Prognostic factors and survival after resection of colorectal liver metastasis in the era of preoperative chemotherapy: an 11-year single-centre study.Dig Surg. 2013; 30(4-6):293-301.DS
A variety of factors have been identified in the literature which influence survival following resection of colorectal liver metastases (CRLM). Much of this literature is historical, and its relevance to contemporary practice is not known. The aim of this study was to identify those factors which influence survival during the era of preoperative chemotherapy in patients undergoing resection of CRLM in a UK centre.
All patients having liver resection for CRLM during an 11-year period up to 2011 were identified from a prospectively maintained database. Prognostic factors analysed included tumour size (≥5 or <5 cm), lymph node status of the primary tumour, margin positivity (R1; <1 mm), neo-adjuvant chemotherapy (for liver), tumour differentiation, number of liver metastases (≥4), preoperative carcinoembryonic antigen (CEA; ≥200 ng/ml) and whether metastases were synchronous (i.e. diagnosed within 12 months of colorectal resection) or metachronous to the primary tumour. Overall survival (OS) was compared using Kaplan-Meier plots and a log rank test for significance. Multivariate analysis was performed using a Cox regression model. Statistical analysis was performed in SPSS v19, and p < 0.05 was considered to be significant.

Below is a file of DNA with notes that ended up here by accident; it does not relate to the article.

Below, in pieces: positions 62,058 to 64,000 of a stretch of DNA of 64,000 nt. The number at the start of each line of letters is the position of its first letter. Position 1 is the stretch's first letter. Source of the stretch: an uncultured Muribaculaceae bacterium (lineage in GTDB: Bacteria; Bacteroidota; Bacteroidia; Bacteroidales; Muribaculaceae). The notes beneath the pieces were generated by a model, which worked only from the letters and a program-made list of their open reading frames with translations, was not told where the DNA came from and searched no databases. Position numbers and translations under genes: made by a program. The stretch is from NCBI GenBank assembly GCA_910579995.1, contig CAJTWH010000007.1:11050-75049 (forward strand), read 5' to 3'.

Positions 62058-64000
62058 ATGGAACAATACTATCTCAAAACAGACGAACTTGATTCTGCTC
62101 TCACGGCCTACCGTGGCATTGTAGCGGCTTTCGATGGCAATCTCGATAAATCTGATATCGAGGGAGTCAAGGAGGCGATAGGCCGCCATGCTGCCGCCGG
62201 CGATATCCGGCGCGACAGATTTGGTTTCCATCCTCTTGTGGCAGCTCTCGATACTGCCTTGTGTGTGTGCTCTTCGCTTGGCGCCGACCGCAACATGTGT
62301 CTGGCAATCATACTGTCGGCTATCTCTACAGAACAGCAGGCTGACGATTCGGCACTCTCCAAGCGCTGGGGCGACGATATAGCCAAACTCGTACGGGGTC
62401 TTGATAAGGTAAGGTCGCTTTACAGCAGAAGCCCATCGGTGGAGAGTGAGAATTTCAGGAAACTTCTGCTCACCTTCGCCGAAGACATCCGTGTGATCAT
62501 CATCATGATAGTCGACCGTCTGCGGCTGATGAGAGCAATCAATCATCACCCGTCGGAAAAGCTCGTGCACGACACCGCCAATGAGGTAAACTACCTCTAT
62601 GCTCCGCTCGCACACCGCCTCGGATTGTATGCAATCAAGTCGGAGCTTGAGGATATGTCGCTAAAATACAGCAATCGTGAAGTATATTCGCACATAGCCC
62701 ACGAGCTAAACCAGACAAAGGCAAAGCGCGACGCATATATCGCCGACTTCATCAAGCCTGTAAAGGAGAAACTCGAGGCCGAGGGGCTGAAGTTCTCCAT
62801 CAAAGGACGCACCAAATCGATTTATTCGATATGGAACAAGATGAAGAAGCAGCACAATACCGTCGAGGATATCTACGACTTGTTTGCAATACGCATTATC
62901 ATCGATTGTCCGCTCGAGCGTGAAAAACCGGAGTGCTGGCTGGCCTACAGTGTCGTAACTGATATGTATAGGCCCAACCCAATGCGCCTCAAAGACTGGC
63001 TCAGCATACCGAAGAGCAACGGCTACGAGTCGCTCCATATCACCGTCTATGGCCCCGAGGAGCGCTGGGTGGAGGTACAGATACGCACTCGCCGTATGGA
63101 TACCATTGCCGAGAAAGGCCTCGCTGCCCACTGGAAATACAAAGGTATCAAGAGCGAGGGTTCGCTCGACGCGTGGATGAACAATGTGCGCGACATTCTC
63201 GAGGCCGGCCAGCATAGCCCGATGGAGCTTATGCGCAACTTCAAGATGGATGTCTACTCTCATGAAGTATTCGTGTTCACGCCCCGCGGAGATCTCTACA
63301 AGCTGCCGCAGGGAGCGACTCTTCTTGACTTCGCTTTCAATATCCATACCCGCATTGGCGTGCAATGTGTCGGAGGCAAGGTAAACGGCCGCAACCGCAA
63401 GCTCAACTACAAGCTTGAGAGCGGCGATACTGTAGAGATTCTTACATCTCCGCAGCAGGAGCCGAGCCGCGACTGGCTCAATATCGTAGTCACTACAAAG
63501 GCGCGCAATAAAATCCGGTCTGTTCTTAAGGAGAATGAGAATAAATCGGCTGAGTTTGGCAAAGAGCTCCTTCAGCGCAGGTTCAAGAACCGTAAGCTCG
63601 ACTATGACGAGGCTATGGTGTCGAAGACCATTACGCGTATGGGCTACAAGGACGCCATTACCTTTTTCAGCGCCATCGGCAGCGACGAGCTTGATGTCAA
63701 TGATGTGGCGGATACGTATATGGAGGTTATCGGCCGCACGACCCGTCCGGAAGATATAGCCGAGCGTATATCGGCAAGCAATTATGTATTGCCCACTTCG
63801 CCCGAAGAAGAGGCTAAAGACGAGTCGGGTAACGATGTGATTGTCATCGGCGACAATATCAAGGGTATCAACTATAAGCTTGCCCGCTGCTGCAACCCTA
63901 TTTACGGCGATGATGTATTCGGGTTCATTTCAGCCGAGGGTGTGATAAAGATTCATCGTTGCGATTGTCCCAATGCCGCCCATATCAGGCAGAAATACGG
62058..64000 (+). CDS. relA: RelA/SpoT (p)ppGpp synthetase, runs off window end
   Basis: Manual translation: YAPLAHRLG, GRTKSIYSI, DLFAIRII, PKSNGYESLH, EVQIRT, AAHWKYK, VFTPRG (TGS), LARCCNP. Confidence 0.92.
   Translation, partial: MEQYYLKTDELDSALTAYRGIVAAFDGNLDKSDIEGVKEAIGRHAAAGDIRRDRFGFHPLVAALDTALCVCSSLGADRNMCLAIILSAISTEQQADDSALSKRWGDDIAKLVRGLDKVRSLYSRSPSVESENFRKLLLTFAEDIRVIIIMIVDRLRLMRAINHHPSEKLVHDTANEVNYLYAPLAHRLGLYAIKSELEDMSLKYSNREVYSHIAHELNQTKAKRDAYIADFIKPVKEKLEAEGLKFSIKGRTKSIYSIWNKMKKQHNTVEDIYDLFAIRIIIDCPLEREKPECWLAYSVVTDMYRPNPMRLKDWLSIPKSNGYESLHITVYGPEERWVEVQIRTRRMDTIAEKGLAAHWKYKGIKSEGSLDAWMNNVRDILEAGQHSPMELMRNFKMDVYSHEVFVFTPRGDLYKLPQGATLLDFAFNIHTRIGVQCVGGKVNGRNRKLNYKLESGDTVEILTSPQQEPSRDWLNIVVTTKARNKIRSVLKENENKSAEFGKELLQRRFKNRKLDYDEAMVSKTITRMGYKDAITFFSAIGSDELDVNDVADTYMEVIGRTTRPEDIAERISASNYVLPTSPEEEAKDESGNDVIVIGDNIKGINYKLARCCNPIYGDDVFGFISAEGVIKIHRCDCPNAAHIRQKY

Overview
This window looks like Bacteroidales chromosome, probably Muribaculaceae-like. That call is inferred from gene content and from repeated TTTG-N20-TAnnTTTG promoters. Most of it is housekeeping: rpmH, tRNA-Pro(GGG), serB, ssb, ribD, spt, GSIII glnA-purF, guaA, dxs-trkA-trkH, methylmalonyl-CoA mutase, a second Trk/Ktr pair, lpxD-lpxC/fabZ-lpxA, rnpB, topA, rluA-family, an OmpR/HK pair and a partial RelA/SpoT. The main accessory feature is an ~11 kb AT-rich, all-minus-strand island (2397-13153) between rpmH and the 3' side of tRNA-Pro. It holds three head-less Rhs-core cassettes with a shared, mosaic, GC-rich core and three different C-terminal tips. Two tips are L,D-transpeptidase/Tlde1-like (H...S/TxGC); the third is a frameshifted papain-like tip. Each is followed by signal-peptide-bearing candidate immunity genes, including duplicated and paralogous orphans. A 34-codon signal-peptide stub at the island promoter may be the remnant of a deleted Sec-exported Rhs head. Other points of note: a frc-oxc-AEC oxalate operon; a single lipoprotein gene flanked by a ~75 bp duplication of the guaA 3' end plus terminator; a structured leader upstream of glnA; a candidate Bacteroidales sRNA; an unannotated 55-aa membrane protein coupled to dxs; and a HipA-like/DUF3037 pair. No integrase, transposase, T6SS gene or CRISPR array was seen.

432 patients underwent resection of CRLM during this period (67% male; mean age 64.5 years), and of these, 54 (13.5%) had re-resections. The overall 5-year survival in this series was 43% with an actuarial 10-year survival of 40%. A preoperative CEA ≥200 ng/ml was present in 10% of patients and was associated with a poorer 5-year OS (24 vs. 45%; p < 0.001). A positive resection margin <1 mm was present in 16% of patients, and this had a negative impact on 5-year OS (15 vs. 47%; p < 0.001). Tumour differentiation, number, biliary or vascular invasion, size, relationship to primary disease, nodal status of the primary disease or the use of neo-adjuvant chemotherapy had no impact on OS. Multivariate analysis identified only the presence of a positive resection margin (OR 1.75; p < 0.05) and a preoperative CEA ≥200 ng/ml (OR 1.88; p < 0.01) as independent predictors of poor OS.
Despite the wide variety of prognostic factors reported in the literature, this study was only able to identify a preoperative CEA ≥200 ng/ml and the presence of tumour within 1 mm of the resection margin as being of value in predicting survival. These variables are likely to identify patients who may benefit from intensive follow-up to enable early aggressive treatment of recurrent disease.